Today, the Earth is around 13.8 billion years old. To think about how all of this happened, and the blip of human existence so far in an expansive Universal story, is sublime: awe-inspiring, frightening, beautiful, spiritual, existential, and creative. I hoped to share that with others in my usual spirit of shared, embodied generativity: working within “games” to create space for sublimeness to sink into soul, flowing on a quiet current of Earth’s fragility and well-being.
Thanks to the Queens Council on the Arts in 2015, Bending the Universe was installed on the Brooklyn Grange’s LIC rooftop farm in Queens. The game board was a timeline, chronicling and visualizing phases of Universe creation, from the Big Bang — a white circle — to hundreds of circles, leaves, squares, and black holes, branching into three timelines trillions of years into a future with many possible endings, or new beginnings.
Creators first selected a ‘game piece’ with a word written on it, from “hope” to “witches” to “love” to “books,” and more. They could freely choose or be given one at random. They were asked to put their game piece down on the game board and walk along one side of the benches as they made their choice. On those benches was a long, continuous written narrative of our Universe’s timeline. To choose their spot, people explored the timeline, which detailed how Forces like gravity work and when scientists believe they came into being, when matters started to form, how Earth started to form, the emergence of life, the death of our beloved sun, and billions of journeys of matter and energy beyond. Peoples’ choices were conceptual and aesthetic as they changed the game board in their painterly ways.
When creators finished, they met me at the end of time. I gave them a blank milestone marker and asked them a simple question: what happened to your word at the moment in time that you chose? They reflected and wrote strange and beautiful stories, weaving in real facts about the Universe, and placed them on an alternate timeline mirroring the real one. Throughout the day, an alternate collective timeline emerged as stories accumulated, about love at the end of time, ideology at the beginning, and so much more.
Based on how they participated, they received a horoscope.
The Nature of Horoscopes
From reading hundreds of pages about the Universe to create this game, I experienced two understandings of my own:
1. From beginning to end, our Universe is a rainbow, filled with red explosion at the beginning, dreams of quiet blue in silent expansion, birthing in green majesty as galaxies and planets form, and sunsetting yellow and orange as we prepare for endings and beginnings.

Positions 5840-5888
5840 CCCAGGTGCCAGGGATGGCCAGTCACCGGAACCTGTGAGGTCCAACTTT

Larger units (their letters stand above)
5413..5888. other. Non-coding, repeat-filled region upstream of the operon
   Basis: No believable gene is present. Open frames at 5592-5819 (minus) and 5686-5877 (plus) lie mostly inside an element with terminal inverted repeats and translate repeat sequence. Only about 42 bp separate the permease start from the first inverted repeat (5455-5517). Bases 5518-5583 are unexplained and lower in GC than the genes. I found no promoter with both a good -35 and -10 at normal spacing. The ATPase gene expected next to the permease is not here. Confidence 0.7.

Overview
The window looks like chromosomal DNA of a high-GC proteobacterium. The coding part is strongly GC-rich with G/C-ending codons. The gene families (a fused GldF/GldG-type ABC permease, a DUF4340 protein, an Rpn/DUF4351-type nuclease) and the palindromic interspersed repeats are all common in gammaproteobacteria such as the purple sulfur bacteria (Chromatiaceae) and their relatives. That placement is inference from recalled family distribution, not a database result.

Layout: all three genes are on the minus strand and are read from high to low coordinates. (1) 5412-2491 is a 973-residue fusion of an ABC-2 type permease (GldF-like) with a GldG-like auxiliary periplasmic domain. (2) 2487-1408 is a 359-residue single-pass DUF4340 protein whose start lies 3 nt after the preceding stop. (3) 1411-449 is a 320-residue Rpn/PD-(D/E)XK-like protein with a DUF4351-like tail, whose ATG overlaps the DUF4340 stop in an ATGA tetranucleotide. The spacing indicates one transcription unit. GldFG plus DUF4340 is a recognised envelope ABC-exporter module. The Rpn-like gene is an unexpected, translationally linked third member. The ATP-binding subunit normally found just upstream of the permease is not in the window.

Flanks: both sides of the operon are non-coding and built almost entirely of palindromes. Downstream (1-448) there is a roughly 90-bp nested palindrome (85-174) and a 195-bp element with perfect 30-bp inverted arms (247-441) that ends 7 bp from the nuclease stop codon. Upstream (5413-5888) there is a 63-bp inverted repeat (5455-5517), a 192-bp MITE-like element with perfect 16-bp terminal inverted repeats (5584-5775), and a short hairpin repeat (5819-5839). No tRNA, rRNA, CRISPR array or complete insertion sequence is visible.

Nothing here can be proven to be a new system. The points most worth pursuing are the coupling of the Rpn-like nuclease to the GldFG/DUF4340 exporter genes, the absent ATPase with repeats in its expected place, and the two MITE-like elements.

2. Matter and energy, as one becomes the other, are us. We seek contraction, quiet, containment, introversion, and introspection as matter takes form by pulling into itself under the force of gravity. When we contract too far, do we absorb others? We seek expansion, explosion, dissolution, and distance as energy takes identity and stretches with the Universe. If we stretch too far, do we lose a sense of self?
These two understandings took creative form in a final step: a horoscope system that I designed. This system mapped our universe’s timeline to a spectrum or rainbow. People who wished for a horoscope tied to how they played were asked to share which moment in time they chose and whether they saw themselves as matter or energy. Based on their answer, they received a ‘horoscope,’ which predicted their life stage or their stage of mind, a mirror for the Universe. The horoscope, often eerily prophetic, framed an opportunity for participants to make a decision in their real lives. For those that chose to make a decision, I followed up one year later.
A long, horizontal abstract drawing of a timeline of our universe’s history on a grey-blue background. Across the bottom is a timeline in white, from year 0 stretching trillions and trillions of years into our future. In year 0, white circle gives birth to hundreds of circles, which then morph into leaves, gray squares, and black holes until finally to branching into three separate timelines with unknown ends trillions and trillions of years into our future. This drawing was the prototype for the installation.
A spectrum at the bottom mirrors the universe timeline. Along the top is a chart with two rows. The top row refers to matter; the second refers two energy. At each moment in time, or for each color, is a unique horoscope for matter and energy.
Brooklyn Grange Installation
People playing outside: reading, writing, and chatting with us and with one another. A collective fictional timeline emerges throughout the day.
Anjali Deshmukh, Artist
Bending the Universe.
Mixed Media, Pervasive Installation. 2015. Brooklyn Grange Rooftop Farm.
With support and facilitation by Ernest Verrett. Featuring poetry readings by Purvi Shah. Photo by Chasi Annexy.
Bending the Universe moved through Universe creation, from Big Bang to unknown end(s). Players selected a ‘game piece’ with a word on it, like “love” or “witches.” They added it to the installation while reading a factual narrative of our Universal story. On a mirror timeline, they then wrote a story of what happened to their word at the moment in time they chose, collaging a fictional story opposite the factual one. Participants then received a ‘horoscope’ based on a system I designed. The horoscope, eerily prophetic, invited participants to make a personal decision. I contacted participants a year later to find out how it went. Bending the Universe was woven into the Brooklyn Grange’s rooftop farm.